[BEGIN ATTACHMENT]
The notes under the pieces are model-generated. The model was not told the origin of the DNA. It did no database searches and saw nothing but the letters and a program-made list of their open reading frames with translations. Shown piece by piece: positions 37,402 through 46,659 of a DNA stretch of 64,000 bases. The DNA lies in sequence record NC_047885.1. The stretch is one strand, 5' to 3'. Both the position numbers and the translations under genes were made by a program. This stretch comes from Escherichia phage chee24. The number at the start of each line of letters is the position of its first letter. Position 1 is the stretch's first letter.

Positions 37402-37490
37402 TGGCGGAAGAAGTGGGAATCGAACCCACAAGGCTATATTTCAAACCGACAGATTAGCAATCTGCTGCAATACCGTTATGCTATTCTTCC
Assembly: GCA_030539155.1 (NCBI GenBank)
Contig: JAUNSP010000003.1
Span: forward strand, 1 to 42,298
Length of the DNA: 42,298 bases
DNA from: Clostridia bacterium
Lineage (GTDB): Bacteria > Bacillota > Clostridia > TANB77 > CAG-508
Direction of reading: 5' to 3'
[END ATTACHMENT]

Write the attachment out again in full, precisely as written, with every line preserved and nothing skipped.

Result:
The notes under the pieces are model-generated. The model was not told the origin of the DNA. It did no database searches and saw nothing but the letters and a program-made list of their open reading frames with translations. Shown piece by piece: positions 37,402 through 46,659 of a DNA stretch of 64,000 bases. The DNA lies in sequence record NC_047885.1. The stretch is one strand, 5' to 3'. Both the position numbers and the translations under genes were made by a program. This stretch comes from Escherichia phage chee24. The number at the start of each line of letters is the position of its first letter. Position 1 is the stretch's first letter.

Positions 37402-37490
37402 TGGCGGAAGAAGTGGGAATCGAACCCACAAGGCTATATTTCAAACCGACAGATTAGCAATCTGCTGCAATACCGTTATGCTATTCTTCC
Assembly: GCA_030539155.1 (NCBI GenBank)
Contig: JAUNSP010000003.1
Span: forward strand, 1 to 42,298
Length of the DNA: 42,298 bases
DNA from: Clostridia bacterium
Lineage (GTDB): Bacteria > Bacillota > Clostridia > TANB77 > CAG-508
Direction of reading: 5' to 3'